So how do we get it right?
Ensuring that everyone has their say. Yesterday I was on the UNCTAD e-commerce Week high-level panel on ‘Digital Transformational for all’. The event included talks from Mukhisa Kituyi, Secretary-General of UNCTAD, Jack Ma, founder and chairman of Alibaba Group as well as politicians, entrepreneurs, representatives’ from civil society and academia.
We must follow the superb example set by UNCTAD’s e-commerce week and continue to involve a multitude of voices and opinions on the journey to digital transformation and progress. Let’s listen to consumers, producers, employees, prosumers and business owners about their experiences online, their expectations, needs and concerns. What does trust and confidence look like to them and how do we design it in?
Breaking the assumption that consumer protection stifles innovation. It won’t. In fact, careful design and safeguards to improve people’s confidence is essential if we want to bring everyone along on the journey to digital transformation and growth. We need to pay attention to social, economic, cultural and personal impacts on people and enterprises. If we don’t we risk creating a digital world where people are either left behind or lose their faith in the digital products and services available to them.
Making the most of international cooperation and connection. Building a trusted digital world can’t be done by one single entity, because we are all connected. Connectivity is both a blessing and a curse. On the one hand, we can connect to new markets, new products, our friends, new investments. On the other hand, when everyday things like payments mess up, or updates slow down a device, or when uncanny decisions are made about us based on our habits, it erodes our faith in the other amazing things that we can do with it.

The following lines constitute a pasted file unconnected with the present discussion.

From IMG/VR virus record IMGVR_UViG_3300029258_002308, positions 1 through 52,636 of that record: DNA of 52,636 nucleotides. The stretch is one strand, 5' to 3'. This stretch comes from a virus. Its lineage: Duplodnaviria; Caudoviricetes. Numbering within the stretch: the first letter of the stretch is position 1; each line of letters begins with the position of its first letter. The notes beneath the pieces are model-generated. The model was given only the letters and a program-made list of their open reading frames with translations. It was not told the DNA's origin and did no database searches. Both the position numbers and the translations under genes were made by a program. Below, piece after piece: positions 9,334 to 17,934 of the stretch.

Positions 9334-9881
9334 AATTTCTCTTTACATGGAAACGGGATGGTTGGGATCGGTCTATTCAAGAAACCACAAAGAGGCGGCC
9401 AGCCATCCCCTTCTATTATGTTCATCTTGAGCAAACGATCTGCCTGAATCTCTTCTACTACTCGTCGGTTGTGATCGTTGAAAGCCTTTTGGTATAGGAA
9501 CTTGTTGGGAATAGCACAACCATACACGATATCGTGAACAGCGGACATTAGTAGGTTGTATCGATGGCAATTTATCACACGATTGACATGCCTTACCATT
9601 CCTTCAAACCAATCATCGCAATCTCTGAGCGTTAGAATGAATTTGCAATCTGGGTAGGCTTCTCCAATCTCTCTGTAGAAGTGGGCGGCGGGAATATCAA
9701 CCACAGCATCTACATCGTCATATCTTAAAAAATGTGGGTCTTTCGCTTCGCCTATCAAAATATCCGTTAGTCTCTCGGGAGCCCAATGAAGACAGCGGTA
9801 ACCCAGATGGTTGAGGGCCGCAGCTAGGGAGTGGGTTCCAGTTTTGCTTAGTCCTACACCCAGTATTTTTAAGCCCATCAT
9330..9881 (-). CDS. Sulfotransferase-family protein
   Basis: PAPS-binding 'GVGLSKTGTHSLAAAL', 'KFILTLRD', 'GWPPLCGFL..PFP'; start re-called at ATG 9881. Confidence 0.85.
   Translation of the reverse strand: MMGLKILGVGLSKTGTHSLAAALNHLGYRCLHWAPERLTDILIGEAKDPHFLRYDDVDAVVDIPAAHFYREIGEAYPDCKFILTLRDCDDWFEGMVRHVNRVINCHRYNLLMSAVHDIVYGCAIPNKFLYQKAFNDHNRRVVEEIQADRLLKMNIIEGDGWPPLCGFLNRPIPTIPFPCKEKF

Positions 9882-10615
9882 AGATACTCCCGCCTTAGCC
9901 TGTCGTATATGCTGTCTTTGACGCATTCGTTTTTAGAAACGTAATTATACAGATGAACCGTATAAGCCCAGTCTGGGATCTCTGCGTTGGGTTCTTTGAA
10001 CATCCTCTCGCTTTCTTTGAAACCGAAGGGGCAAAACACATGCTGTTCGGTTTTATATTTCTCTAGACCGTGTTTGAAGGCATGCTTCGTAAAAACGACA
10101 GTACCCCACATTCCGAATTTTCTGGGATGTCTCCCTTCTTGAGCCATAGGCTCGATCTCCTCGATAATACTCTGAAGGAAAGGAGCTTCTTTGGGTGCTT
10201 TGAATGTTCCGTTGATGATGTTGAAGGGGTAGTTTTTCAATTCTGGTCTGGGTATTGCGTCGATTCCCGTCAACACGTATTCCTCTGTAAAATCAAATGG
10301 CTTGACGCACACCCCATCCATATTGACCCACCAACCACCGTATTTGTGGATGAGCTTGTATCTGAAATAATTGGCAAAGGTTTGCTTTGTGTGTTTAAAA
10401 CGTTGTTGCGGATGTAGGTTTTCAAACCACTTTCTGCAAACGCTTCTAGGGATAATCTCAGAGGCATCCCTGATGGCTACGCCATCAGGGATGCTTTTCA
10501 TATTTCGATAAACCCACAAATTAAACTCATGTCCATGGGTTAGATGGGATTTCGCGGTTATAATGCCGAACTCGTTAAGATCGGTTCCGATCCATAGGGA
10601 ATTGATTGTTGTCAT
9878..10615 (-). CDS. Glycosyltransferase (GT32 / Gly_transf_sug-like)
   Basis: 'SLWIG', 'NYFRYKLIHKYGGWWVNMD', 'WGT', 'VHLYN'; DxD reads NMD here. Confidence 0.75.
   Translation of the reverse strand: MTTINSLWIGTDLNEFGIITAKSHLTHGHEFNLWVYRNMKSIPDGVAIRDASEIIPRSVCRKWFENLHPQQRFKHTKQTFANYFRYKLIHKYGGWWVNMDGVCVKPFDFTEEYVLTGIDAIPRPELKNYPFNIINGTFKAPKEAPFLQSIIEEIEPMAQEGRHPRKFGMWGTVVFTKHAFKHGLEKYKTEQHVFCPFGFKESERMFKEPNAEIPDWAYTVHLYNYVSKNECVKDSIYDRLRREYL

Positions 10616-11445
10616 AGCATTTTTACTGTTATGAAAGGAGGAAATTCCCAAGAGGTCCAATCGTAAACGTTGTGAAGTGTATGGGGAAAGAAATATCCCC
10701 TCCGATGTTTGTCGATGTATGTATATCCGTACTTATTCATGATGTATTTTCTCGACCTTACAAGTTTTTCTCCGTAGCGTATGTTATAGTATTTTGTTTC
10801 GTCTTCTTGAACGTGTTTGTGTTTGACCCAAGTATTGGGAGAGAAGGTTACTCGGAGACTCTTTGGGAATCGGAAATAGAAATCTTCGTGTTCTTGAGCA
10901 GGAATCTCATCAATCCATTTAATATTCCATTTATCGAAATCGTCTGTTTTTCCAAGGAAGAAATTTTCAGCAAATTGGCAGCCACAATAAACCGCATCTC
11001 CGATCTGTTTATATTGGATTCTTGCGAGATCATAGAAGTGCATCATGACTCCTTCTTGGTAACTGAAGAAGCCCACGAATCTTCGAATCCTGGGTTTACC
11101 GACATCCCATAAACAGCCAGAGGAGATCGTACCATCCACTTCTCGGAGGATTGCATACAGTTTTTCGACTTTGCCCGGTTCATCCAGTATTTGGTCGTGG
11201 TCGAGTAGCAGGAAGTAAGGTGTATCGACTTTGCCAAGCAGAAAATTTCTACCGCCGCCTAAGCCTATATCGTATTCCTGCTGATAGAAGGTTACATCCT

So we need to make the most of the positive nature of connectivity. These connections across sectors, borders and segments mean that international organisations like UNCTAD are more important than ever. The UN Guidelines on Consumer Protection, for example, were updated last year to reflect the changing digital landscape for consumers. They show how together international bodies can create sound principles for consumers, certainty for businesses, and set a marker for good business practice in a changing world.
By working together, we can ensure the e-commerce industry is a driver of greater prosperity and equality for consumers across the globe.
1 - Mushana E SACCO Uganda Ltd. 2016. ‘Uganda Youth Economic Empowerment’. Fire Africa. Online link http://www.fireafrica.org/projects/projects/view/1057
2 - Boots, A. 2015, ‘Anou Connects Moroccan Weavers to World Market’, Fair Observer. Online link: https://www.fairobserver.com/region/middle_east_north_africa/anou-connects-moroccan-weavers-to-world-market-12804/
3 - Mulligan, G. 2016. ‘The Sharing Economy Takes Off in Africa’. This is Africa a Global Perspective. Online link: http://www.thisisafricaonline.com/News/Sharing-economy-takes-off-in-Africa?ct=true